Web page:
Participants generally agreed that they felt prepared for Lobby Day following the advocacy training, issues briefing, and open forum. “I wanted to come to the summit to learn more about the issues and to get involved, [and] to especially help those outside of clinical medicine who don’t understand the issues. I believe that the sessions were invaluable and helped guide participants [on Lobby Day],”said Mary Grace Hajec, MD, from Richmond, VA.
“You’re always afraid that you’re going to say something to sink the ship [on Lobby Day], but this session helps,” said Emily Penman, MD, FACS, a general surgeon in Newark, DE. Unlike Dr. Hajec, Dr. Penman has prior experience in the advocacy process. Although she said that she understands how things work on Capitol Hill, she also believes that the informational sessions are a necessary progression towards positive change.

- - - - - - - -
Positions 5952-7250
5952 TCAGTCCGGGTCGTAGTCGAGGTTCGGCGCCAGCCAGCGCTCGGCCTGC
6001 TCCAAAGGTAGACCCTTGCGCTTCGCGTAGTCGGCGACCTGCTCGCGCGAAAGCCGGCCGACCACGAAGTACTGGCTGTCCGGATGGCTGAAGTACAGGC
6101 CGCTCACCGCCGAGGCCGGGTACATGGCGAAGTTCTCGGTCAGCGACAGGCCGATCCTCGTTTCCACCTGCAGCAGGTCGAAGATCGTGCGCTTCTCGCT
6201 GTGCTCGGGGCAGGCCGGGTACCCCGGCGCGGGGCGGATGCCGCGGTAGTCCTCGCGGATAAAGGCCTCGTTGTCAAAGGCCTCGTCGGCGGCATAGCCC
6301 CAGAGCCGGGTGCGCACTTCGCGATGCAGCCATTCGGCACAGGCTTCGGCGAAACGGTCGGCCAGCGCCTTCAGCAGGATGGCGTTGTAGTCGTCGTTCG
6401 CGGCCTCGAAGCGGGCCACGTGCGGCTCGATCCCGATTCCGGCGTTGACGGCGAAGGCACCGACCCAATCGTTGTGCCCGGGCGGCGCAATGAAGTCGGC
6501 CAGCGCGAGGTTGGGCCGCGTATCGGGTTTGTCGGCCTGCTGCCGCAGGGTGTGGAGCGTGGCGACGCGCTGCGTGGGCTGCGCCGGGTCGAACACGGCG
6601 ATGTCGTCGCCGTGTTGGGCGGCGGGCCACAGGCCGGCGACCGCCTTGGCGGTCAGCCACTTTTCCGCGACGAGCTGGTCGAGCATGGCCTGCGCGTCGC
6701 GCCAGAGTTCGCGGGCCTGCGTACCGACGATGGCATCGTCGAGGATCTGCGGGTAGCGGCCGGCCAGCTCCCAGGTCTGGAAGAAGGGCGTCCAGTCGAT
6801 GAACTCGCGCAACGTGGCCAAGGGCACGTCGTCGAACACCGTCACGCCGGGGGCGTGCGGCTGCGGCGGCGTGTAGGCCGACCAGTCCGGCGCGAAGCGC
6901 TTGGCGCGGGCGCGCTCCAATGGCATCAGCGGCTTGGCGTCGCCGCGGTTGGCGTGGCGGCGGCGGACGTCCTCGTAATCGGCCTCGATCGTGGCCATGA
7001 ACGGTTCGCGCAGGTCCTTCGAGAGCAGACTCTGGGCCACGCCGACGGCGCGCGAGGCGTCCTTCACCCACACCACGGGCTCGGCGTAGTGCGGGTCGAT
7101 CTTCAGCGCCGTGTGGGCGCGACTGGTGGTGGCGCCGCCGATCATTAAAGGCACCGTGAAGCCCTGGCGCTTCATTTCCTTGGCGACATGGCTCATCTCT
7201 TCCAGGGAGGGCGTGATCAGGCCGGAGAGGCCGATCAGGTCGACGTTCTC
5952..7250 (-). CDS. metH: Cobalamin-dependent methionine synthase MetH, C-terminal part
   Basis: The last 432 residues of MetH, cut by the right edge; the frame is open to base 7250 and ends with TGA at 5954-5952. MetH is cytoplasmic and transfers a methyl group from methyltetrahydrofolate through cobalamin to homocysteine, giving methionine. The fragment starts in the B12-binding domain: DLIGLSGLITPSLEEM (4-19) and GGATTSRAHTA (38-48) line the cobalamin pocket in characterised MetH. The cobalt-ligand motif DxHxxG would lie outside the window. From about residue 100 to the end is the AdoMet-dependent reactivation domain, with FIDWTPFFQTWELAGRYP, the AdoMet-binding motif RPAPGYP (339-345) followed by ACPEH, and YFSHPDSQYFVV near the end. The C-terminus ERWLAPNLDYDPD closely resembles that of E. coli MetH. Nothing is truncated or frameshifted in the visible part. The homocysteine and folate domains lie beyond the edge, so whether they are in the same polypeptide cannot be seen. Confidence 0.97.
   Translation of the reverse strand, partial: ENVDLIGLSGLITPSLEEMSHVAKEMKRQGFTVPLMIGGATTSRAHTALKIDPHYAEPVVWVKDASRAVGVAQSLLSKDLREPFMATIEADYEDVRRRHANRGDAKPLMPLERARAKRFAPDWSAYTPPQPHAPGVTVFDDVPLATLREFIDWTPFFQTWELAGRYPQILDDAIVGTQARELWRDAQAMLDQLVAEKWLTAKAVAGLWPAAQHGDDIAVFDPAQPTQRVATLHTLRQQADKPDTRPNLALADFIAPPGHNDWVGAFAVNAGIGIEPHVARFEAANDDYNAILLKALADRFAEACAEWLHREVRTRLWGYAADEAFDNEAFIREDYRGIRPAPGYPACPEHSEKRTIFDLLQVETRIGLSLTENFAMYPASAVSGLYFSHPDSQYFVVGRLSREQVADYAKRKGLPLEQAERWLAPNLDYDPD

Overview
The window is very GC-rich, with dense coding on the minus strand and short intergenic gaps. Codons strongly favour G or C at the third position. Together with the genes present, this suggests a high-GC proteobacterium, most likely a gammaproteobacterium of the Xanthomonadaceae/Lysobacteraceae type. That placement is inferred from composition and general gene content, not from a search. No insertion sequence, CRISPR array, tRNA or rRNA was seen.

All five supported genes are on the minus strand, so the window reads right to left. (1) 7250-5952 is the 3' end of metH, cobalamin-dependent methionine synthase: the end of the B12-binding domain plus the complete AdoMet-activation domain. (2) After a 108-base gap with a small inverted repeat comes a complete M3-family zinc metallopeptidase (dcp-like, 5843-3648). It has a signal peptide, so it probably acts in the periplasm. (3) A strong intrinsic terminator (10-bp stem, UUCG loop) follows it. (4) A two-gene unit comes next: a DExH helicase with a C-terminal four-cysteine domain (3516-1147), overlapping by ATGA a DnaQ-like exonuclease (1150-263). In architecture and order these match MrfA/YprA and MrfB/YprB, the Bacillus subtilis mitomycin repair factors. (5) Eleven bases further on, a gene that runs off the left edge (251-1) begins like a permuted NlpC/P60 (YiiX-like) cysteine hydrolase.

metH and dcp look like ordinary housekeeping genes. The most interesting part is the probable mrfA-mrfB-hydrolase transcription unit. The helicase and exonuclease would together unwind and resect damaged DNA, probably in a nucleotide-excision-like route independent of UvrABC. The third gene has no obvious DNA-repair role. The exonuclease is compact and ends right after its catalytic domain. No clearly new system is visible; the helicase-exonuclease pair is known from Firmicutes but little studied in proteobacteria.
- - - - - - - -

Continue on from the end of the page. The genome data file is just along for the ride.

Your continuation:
John Meara, MD, FACS, Chair of the ACS Legislative Committee, agrees. He believes the summit is an excellent venue that provides Fellows an opportunity to present their advice and concerns directly to their elected official, saying this is exactly how a representative democracy should function.
The afternoon was spent learning more from political experts, congressional representatives, and other organizational leaders about the state of health care and how to forge collaborative efforts to advance pertinent health care issues. Many questions were asked about such concerns as how to advocate in this seemingly divided environment, and when a true dialog will actually begin.
The general consensus was that respective groups can no longer work in “silos,” and that one of the most important ways to be effective on Capitol Hill is to forge coalitions—especially beyond surgery. To meet this challenge, the ACS invited leaders from the Federation of American Hospitals, Boston Scientific, and National Partnership for Women and Families to begin identifying scalable or measurable goals as a coalition. Participants also had the opportunity to hear first-hand from congressional leaders regarding their impressions of what is happening on the ground right now with regard to issues.